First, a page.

Akosua Opong-Wiredu graduated from American University in 2018 where she studied Law & Society, International Relations, and was a Politics, Policy, & Law Three-Year Scholar. While there, Akosua worked as a legislative intern at the Drug Policy Alliance advocating for the end of mass incarceration of Black people due to the War on Drugs and at the Fund for Global Health advocating for increased federal funding for tuberculosis treatment in developing countries. Akosua also studied abroad in Chengdu, China where she studied Mandarin, took courses on human trafficking and international criminal organizations, and interned at Tahota Law Firm. After graduating, she worked as a Litigation Legal Assistant at Sullivan & Cromwell LLP where she worked on several pro bono cases—from asylum requests to assisting the National Law Center on Homelessness’ COVID-19 response team. This past summer, Akosua interned at the New York City Commission on Human Rights in the Commission’s Law Enforcement Bureau and in the fall, she will be interning with the New York Civil Liberties Union. At Fordham Law, Akosua is a Stein Scholar, the Vice-President of the Black Law Students Association, a Board Student Advisor, a legal observer with the National Lawyers Guild, and a member of the Dispute Resolution Society as a competitor on the VIS arbitration team.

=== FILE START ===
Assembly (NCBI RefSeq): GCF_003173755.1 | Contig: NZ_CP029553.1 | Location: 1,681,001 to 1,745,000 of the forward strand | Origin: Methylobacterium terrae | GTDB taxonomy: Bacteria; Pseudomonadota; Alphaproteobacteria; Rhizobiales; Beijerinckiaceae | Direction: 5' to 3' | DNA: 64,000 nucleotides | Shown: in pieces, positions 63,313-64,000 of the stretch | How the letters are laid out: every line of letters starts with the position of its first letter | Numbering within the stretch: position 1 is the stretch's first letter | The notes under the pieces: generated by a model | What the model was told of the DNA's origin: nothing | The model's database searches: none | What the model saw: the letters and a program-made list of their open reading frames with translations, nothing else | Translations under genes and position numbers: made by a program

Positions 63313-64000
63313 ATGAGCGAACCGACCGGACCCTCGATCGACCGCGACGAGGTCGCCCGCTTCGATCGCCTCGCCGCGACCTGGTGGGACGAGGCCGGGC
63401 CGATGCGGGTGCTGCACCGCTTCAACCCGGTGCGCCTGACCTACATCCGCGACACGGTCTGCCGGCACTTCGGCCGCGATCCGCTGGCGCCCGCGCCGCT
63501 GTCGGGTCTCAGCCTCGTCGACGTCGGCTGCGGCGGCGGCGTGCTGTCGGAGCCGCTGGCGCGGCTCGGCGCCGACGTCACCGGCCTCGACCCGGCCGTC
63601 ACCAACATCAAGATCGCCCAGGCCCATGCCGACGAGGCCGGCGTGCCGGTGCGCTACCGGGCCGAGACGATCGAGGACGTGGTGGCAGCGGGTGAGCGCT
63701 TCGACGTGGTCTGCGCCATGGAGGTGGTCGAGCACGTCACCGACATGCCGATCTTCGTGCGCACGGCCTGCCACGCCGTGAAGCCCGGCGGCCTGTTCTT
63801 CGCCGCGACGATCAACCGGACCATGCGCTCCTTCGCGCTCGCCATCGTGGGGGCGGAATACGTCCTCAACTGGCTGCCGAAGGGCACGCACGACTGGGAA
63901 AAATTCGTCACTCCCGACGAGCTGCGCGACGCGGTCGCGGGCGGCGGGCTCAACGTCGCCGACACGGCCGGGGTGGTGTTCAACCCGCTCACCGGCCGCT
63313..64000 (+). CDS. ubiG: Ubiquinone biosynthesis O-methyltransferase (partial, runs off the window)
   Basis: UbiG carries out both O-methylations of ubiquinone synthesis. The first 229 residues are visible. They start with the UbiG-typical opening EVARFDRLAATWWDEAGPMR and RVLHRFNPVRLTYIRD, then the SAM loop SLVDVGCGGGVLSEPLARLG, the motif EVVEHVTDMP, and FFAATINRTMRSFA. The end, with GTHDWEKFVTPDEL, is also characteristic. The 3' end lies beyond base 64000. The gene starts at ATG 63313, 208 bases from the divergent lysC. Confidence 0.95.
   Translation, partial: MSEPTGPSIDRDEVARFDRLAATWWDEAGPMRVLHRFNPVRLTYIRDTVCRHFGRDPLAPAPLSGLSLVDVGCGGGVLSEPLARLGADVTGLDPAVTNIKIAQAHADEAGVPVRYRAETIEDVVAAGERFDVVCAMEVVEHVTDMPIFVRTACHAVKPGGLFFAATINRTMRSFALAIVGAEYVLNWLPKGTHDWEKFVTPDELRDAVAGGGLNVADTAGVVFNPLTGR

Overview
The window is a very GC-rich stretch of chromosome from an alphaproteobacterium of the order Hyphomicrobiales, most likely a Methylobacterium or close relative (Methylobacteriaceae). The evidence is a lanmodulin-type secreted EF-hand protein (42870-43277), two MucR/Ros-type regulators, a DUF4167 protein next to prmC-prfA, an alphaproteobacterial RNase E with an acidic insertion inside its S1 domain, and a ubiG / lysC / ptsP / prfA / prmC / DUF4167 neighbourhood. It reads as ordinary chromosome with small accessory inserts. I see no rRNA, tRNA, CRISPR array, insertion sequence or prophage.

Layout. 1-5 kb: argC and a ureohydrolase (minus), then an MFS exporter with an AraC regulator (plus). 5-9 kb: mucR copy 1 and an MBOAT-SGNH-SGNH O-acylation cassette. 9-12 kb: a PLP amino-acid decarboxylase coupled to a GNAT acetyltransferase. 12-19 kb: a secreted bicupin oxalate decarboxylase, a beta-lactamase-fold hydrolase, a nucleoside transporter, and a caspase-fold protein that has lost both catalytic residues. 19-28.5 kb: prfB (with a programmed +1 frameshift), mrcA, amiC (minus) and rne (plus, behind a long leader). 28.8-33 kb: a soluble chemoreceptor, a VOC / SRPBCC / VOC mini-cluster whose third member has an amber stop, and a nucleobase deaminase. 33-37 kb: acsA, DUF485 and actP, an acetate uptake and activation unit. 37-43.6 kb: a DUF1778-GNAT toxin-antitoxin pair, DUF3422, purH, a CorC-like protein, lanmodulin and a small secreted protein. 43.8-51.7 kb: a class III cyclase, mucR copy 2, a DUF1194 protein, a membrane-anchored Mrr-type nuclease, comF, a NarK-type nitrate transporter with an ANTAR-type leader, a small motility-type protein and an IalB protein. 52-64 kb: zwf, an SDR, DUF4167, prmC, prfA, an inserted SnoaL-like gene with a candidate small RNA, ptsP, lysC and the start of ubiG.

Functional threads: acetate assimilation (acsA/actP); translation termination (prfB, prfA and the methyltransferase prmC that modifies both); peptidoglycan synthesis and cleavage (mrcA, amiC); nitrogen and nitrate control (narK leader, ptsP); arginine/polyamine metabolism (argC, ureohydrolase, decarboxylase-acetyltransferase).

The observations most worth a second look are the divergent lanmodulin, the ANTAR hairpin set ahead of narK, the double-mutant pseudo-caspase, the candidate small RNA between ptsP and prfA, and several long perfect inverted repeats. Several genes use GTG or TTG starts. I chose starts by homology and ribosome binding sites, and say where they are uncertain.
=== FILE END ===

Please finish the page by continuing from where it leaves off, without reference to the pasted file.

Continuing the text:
Fernando Ramos graduated from Tulane University in 2015, where he earned a dual degree in International Development and Public Health.  During his undergraduate studies, Fernando was a Research Assistant for the Executive Director of the Payson Center for International Development and studied abroad with the International Centre for Migration, Health, and Development in Geneva, Switzerland.  Prior to attending law school, Fernando worked for five years at the highest level of Democratic Politics serving as a Deputy Finance Director for the Democratic National Committee (DNC) before serving as the Political Director for Congresswoman Nydia Velazquez (NY-7).  This past summer, he worked as a Summer Associate at the Puerto Rico-based boutique litigation firm, Casellas Alcover & Burgos, P.S.C.  At Fordham Law, Fernando serves as LALSA Co-Alumni Chair, Policy Director of the International Refugee Assistance Project, and is an Advisory Board member for Bushwick Ayuda Mutua, Blue Future, and Fordham’s Workers’ Rights Advocates.